Briefs were due today from defendants in the lawsuit seeking to strike down the state ban on same-sex marriage. Attorney General Dustin McDaniel’s office, representing state defendants, argued for overturning Judge Chris Piazza’s ruling invalidating the ban on constitutional grounds.
The state argued that the bans further legitimate state interests — “traditional” marriage. The state argued that the rational basis for this can’t be “second-guessed” by the judiciary. It is depressing to read the state argue, in effect: “It should be so because we say it should be so.” About 20 federal courts dispute the state’s contention that due process and equal protection rules don’t apply to same-sex couples hoping to marry.
For more uplifting reading, turn to the brief filed by David Fuqua for Pulaski County Clerk Larry Crane, a defendant because plaintiffs sought a marriage license from his office. It was denied, though Crane’s office opened to a flood of couples for the week before Piazza’s ruling was stayed by the Supreme Court.
Crane, though a defendant, argues that the law should be overturned on a number of grounds. It’s ringing stuff. For example, in response to the state’s argument for moving slowly on social change, he writes:
Finally, encompassing all of the State’s interests is its desire to take “a cautious, historical approach to governmental social experimentation as democratic, cultural and scientific discussions proceed.” Caution is laudable if it leads to decisions based on empirical evidence. The State’s interest here is hypocritical – the “democratic discussion” is founded on the worst aspect of democracy, the power of the majority to suppress an unpopular minority. Preservation of the status quo while we have cultural and scientific discussions is nothing more than telling homosexuals to stay in the closet while the heterosexuals figure out what to do about them
The public purpose of marriage?
Public purposes of marriage include protection of spouses, legitimation of children, control of sexuality, and preservation of property. Same-sex marriage benefits from every purpose that allows the State to assert an interest in regulating heterosexual marriage, including keeping homosexual practices private. Social norms change constantly. Here the State’s purpose is to fix a concept of marriage against change.He notes the state Constitution’s promise to protect minorities and prevent laws that grant privileges to one class of citizens that do not belong to all.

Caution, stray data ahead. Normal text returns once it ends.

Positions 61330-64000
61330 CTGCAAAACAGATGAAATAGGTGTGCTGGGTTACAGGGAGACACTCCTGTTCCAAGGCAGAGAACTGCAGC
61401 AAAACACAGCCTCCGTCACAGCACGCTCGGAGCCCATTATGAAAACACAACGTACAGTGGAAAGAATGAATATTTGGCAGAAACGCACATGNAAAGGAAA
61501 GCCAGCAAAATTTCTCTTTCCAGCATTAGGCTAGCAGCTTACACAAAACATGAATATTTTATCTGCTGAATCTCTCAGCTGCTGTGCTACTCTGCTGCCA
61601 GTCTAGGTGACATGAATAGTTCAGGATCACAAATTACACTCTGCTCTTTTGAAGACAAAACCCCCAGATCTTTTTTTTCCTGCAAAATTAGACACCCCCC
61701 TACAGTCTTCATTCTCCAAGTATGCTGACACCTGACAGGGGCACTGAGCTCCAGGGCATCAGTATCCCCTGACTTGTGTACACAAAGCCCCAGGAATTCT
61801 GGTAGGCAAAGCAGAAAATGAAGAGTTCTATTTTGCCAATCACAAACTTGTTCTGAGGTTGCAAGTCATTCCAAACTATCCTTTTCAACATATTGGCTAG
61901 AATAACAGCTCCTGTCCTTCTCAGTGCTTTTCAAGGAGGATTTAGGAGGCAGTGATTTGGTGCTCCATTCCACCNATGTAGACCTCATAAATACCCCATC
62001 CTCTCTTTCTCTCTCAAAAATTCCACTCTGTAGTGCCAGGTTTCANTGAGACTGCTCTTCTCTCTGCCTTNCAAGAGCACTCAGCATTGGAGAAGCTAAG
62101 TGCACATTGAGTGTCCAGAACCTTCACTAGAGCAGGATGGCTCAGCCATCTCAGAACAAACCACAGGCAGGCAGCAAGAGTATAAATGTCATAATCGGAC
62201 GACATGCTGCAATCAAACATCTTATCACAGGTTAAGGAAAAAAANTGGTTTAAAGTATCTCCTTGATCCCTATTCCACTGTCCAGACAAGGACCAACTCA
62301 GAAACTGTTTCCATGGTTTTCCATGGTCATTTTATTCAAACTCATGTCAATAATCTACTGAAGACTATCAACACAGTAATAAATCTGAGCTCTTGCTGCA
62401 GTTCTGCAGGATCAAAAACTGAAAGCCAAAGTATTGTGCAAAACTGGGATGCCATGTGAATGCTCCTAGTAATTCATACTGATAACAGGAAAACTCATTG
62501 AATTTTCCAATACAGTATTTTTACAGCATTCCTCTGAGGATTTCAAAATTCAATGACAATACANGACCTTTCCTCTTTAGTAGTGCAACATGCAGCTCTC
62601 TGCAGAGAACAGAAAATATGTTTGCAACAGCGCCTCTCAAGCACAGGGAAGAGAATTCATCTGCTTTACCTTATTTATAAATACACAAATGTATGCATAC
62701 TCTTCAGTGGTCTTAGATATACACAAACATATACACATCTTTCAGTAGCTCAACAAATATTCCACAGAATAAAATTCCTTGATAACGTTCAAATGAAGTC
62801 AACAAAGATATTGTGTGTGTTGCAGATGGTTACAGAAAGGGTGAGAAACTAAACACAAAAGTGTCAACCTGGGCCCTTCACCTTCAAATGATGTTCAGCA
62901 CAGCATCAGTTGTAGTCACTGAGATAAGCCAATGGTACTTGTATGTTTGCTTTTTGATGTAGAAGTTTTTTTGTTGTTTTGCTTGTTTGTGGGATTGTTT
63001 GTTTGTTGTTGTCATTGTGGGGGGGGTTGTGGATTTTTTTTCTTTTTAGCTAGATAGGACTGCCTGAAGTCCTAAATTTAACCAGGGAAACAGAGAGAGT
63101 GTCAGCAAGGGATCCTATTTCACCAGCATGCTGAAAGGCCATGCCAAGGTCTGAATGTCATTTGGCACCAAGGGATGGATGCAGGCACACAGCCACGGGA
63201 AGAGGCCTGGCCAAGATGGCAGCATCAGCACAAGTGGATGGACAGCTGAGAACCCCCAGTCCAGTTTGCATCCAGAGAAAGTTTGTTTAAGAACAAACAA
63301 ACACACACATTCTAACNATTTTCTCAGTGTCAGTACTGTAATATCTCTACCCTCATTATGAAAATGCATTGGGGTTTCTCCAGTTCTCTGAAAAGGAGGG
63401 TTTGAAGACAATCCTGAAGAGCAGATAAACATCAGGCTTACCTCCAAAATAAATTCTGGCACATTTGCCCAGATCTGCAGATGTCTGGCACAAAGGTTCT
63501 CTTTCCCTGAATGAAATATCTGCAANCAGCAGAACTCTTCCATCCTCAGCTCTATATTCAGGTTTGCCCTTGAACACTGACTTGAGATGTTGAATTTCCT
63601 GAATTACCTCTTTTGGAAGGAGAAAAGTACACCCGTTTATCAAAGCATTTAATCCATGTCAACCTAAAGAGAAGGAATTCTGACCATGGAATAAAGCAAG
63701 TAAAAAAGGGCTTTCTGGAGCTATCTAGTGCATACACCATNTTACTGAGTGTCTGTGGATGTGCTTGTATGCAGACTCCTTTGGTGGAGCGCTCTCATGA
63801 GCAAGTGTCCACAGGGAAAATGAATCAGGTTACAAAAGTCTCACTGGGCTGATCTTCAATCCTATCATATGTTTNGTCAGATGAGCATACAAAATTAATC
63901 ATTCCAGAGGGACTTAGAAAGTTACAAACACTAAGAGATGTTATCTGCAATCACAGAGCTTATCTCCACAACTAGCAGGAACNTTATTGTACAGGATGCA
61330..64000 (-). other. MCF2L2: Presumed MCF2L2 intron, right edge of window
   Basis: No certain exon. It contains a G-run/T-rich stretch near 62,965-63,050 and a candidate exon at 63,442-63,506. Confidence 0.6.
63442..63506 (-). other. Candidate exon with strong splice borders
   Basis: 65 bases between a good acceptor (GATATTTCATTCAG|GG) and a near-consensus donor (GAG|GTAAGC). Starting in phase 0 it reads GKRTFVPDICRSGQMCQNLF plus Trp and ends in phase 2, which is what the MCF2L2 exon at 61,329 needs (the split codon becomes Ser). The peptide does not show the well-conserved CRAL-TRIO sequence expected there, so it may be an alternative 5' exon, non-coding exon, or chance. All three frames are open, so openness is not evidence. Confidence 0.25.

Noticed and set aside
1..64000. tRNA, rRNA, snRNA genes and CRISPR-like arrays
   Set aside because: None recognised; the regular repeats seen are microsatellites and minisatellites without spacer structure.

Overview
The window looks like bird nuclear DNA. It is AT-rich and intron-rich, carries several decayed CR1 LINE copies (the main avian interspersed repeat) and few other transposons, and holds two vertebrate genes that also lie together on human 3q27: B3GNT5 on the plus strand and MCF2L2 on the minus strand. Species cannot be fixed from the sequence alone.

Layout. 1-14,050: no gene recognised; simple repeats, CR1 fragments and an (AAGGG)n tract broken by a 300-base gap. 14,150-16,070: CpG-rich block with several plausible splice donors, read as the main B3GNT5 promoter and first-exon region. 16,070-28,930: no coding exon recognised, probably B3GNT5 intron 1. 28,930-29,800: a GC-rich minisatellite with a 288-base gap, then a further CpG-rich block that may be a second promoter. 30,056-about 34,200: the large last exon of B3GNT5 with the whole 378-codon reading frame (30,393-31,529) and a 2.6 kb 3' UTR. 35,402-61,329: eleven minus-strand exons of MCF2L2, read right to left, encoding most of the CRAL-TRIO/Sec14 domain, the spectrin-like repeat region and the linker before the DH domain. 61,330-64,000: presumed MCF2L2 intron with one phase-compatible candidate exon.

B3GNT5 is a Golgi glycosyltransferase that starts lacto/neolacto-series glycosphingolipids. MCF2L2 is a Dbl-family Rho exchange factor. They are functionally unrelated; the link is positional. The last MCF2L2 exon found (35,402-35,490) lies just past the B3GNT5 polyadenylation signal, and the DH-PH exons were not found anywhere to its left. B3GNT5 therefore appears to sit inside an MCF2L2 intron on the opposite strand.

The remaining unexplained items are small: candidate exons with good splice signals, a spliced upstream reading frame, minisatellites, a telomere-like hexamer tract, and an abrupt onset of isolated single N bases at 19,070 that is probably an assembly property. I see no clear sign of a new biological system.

A need to maintain the status quo?
To justify denying same-sex marriage while we have a societal debate “about the nature and role of marriage” is not an interest but a rhetorical delaying tactic.
Marriage is supposed to be about procreation?
Denying marital rights to same-sex couples does not make heterosexual couples more fertile or inclined to procreation. It stigmatizes the children of same-sex marriages while trying to define the “right” way to have children.
The State’s interest in upholding the prerogative of voter-initiated constitutional amendments rests on the premise that the majority is always right even when it isolates minority groups and truncates fundamental constitutional rights. As to a less restrictive means to accomplish the goal, there can be none: upholding a process that creates injustice cannot be improved by lesser methods of creating injustice.
In conclusion, Fuqua writes for Crane:
By affirming this case on privacy grounds, the Court tells Arkansans that sexual orientation stands under the shield of privacy we all enjoy. The law of privacy in this state is settled law that need not be developed anew but only applied. By deciding this case on the ground of privacy alone, this Court does not have to decide equal protection issues under either the federal or state constitutions. By deciding the case on the basis of privacy, the Court does not have to decide whether marriage is a fundamental right, only whether Amendment 83 impermissibly burdens privacy.
If, in the Court’s view, Amendment 83 does not implicate privacy, the Court should decide this case on the equality rights contained in the Declaration of Rights.
The plaintiffs have a month to respond to these briefs, but they hope to speed the process to hurry the final Supreme Court decision. Meanwhile, a lawsuit also pends in federal district court, but Judge Kristine Baker hasn’t yet indicated how quickly she plans to rule.